Spotlight on High School Teacher, Doctoral Student, and Cooperating Teacher Chris Holland
Chris Holland is finishing up his fifth year of teaching at Brooklyn Technical High School, where he currently teaches 9th grade Global History and Geography and 12th grade AP US Government and Politics. As if that weren’t enough, he has also just completed his second year as a doctoral student in the Social Studies program at TC. Holland is interested in looking at how standardized exams, especially the Regents exams in Global History and Geography, influence Social Studies teachers’ pedagogy. He is also interested in how teachers try to instill democratic values and critical literacy in their lessons.
In addition to his work as both a teacher and a student, Holland has also taken on the role of a cooperating teacher at Teachers College for the past two years. “I think it is important for educators to remain connected with institutions of higher education and help mold the craft of our newer teachers as effective and reflective practitioners. I hope that through example, deep discussion, and critical reflection, I can help newer teachers develop their own philosophy of education.”
Holland’s work as a cooperating teacher allows him to put into practice something he feels is a crucial component in the teaching profession. “I value cooperation and collaboration among teachers, especially from a multitude of school settings. Cooperation and collaboration make teaching stronger for teachers in every stage of their careers.”
Holland has had the chance to experience both rewards and challenges in his role as a cooperating teacher. “The benefits lie in the cooperation and collaborative experiences I share with my student teachers. The challenges lie in my ability to prepare student teachers for the dynamic qualities of every student. I think that this is something we can all see when we enter the classroom. I feel that one semester is far too short of a time to develop adequate skills to prepare lessons that meet the challenge of diversity in the classroom. So in many respects, I think the challenges of a dynamic classroom extend beyond the reach of a student teaching experience. Although, with the proper support, I can assist pre-service teachers in beginning to understand the value of this diversity in the classroom.”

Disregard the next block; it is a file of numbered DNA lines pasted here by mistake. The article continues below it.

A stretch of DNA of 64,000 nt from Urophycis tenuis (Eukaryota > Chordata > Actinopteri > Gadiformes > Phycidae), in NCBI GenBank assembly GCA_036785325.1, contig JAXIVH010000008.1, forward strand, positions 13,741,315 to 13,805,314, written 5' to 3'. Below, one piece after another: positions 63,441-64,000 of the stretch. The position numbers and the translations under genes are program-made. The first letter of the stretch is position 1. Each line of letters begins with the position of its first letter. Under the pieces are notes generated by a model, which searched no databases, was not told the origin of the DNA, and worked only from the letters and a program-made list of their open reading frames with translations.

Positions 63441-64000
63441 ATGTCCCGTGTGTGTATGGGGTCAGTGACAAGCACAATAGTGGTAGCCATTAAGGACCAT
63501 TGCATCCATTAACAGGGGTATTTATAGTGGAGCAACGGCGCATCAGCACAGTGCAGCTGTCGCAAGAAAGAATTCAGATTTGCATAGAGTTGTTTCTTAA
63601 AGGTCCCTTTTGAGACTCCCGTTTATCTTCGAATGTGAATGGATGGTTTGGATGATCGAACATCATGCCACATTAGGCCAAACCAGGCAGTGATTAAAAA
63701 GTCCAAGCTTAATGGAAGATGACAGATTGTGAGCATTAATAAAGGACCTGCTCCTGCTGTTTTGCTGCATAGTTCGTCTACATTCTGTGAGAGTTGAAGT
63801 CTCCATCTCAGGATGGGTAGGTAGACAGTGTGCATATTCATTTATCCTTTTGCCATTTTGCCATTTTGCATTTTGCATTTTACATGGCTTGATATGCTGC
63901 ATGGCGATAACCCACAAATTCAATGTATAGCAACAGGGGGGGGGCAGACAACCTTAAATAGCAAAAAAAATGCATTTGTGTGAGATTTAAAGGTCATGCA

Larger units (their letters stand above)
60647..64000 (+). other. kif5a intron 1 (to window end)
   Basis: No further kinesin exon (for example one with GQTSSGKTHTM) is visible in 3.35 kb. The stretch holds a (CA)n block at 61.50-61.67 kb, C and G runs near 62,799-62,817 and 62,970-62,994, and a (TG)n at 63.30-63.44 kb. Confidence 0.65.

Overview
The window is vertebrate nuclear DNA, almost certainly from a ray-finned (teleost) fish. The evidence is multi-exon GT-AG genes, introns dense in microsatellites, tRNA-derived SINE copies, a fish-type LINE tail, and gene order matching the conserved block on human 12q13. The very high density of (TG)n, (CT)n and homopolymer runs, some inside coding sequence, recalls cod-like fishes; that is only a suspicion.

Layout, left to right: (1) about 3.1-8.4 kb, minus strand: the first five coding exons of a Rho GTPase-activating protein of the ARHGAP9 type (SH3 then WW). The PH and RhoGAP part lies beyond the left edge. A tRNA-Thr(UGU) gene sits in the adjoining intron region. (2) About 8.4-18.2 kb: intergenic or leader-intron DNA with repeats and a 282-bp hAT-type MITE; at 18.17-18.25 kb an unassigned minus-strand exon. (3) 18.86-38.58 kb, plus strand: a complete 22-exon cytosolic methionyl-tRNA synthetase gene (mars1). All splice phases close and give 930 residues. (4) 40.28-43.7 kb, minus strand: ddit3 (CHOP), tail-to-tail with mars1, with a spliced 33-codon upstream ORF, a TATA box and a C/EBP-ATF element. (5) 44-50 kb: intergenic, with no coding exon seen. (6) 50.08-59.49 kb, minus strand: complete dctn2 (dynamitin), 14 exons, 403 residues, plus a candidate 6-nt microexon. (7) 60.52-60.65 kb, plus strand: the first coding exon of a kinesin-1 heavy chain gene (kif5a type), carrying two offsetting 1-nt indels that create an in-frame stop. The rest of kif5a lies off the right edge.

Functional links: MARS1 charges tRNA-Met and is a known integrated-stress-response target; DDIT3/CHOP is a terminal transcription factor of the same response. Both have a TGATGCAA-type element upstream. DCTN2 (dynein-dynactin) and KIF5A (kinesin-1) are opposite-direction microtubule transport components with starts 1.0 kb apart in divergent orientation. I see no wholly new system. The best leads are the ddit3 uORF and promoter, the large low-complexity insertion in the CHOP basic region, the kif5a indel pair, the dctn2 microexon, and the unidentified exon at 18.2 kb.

Like any good teacher, Holland has a clear sense of what he hopes his student teachers will learn from their experience in his classroom. “I hope they see that every student deserves a good teacher and that most teachers want to be great at their craft. I am privileged to work at a school with amazing students and a faculty that works hard to ensure that each kid has the opportunity to succeed in school and in life. I also hope that my student teachers understand the value of being critical of their teaching abilities. Just as it is important to find what works in the classroom, it is equally important to determine why it works and seek new ways to improve their craft. Finally, I hope that pre-service teachers see that students that are not homogenous or predictable. Rather, they always change. I stressed to my student teachers that the human element of the teaching and learning process must never be overlooked and should be openly embraced in the classroom. It is what makes daily classroom events enjoyable, engaging, and very challenging.”